Despite claims President Donald Trump’s victory over Hillary Clinton marked a resurgence in the voting power of Christians in America, a globalist publication is claiming the last election was “the death rattle of White Christian America.”
“Does Trump’s victory, then, represent the resurrection of White Christian America? The consequences of the 2016 elections are indeed sweeping,” wrote Robert Jones in an excerpt from his book “The End of White Christian America” reposted in The Atlantic.
“Republicans entered 2017 with control of both houses of Congress and the White House, and because the Republican-controlled Senate refused to consider an Obama appointee to replace Justice Antonin Scalia, who died in early 2016, Trump was able to nominate a conservative Supreme Court justice right out of the gate.”
“The evidence, however, suggests that Trump’s unlikely victory is better understood as the death rattle of White Christian America — the cultural and political edifice built primarily by white Protestant Christians — rather than as its resuscitation.”
While white evangelical Christians represented 21% of the general population at the time of the 2008 election, they comprised 26% of actual voters. In 2016, despite a decline in their proportion of the population to 17%, white evangelicals continued to represent 26% of voters – clear evidence President Trump’s warnings about the dire attacks on religious liberty resonated with evangelical voters.
“Despite the outcome of the 2016 elections, the key long-term trends indicate White Christian America’s decline is continuing unabated,” Jones suggested. “Over the last eight years, the percentage of Americans who identify as white and Christian fell 11 percentage points, and support for same-sex marriage jumped 18 percentage points.”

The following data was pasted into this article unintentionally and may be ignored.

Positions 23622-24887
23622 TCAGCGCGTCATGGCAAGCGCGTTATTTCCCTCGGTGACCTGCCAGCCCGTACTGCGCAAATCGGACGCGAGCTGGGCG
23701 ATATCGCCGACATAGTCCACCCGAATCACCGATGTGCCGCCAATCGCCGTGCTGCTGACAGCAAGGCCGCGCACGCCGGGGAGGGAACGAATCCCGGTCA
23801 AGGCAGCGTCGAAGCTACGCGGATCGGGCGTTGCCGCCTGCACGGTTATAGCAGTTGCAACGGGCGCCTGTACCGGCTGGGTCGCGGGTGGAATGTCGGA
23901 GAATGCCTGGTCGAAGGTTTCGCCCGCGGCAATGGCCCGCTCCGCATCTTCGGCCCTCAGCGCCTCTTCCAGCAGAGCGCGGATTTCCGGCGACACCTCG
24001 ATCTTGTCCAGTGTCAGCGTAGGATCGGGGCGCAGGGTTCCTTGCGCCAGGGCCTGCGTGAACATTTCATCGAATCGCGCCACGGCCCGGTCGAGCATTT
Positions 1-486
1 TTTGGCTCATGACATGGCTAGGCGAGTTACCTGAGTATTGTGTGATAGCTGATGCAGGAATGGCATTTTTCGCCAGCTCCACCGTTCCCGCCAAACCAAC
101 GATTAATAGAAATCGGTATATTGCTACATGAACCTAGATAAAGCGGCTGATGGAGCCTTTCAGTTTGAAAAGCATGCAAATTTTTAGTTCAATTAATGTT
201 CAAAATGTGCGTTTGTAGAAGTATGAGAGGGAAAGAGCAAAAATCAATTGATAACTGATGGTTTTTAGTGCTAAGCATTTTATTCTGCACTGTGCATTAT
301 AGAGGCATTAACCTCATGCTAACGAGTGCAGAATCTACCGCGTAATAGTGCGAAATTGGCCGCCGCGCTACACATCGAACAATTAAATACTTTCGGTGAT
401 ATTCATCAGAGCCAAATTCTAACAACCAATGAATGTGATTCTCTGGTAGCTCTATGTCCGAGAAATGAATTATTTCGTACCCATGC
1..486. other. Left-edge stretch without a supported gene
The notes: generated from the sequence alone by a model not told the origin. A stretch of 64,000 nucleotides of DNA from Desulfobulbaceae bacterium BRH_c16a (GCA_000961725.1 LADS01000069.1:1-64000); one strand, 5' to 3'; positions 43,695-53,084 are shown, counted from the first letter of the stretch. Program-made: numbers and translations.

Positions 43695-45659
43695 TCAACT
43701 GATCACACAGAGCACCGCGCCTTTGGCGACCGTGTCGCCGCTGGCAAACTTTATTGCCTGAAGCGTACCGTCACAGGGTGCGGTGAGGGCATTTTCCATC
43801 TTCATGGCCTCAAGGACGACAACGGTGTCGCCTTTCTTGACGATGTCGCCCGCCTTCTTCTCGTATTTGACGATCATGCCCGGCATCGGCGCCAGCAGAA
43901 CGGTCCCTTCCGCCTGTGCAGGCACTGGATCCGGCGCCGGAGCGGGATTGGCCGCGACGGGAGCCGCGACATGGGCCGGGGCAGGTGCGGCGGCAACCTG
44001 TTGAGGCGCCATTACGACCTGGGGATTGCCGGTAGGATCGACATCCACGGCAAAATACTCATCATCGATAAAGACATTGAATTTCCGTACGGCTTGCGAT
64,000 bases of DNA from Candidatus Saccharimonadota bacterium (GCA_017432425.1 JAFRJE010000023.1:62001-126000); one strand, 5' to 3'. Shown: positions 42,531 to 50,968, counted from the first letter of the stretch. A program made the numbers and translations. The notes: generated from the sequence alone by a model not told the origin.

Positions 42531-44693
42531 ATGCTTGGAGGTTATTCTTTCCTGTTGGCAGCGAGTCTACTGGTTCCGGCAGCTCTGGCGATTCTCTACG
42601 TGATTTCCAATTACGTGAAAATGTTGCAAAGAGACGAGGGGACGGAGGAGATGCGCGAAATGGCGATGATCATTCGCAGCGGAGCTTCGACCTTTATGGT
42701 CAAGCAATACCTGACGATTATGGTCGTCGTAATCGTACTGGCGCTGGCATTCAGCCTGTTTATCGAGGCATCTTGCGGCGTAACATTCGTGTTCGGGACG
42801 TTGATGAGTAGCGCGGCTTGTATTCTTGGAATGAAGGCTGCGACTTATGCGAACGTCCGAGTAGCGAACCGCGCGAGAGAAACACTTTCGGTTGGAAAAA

The campaign between Clinton and Trump presented voters two starkly contrasting views of America’s future, he added.
“Donald Trump’s campaign painted a bleak portrait of America’s present, set against a bright, if monochromatic, vision of 1950s America restored. Hillary Clinton’ campaign, by contrast, sought to replace the first African American president with the first female president and embraced the multicultural future of 2050, the year the Census Bureau originally projected the United States would become a majority nonwhite nation,” Jones claimed.
Jones, the chief executive of the Public Religion Research Institute, first made his opinions about the decline of white Christian America known in an op-ed written in the immediate aftermath of Trump’s victory.
“The waning numbers of white Christians in the country today may not have time on their side, but as the sun is slowly setting on the cultural world of white Christian America, they’ve managed, at least in this election, to rage against the dying of the light,” he wrote in The New York Times.
CNN Senior Political Analyst Ronald Brownstein recently argued both political parties represent “virtually mirror image Americas with very little overlap,” with the Democratic Party representing a coalition of voters that is “racially diverse, younger, more secular, overwhelmingly urbanized, and more rooted in the globalized, post-industrial and low-carbon economy.”
“That jagged contrast between what I have called the Democrats’ ‘Coalition of Transformation,’ which largely welcomes those changes, and the Republican ‘Coalition of Restoration,’ which largely feels unsettled or eclipsed by them, has become arguably the central fault line in American life.”
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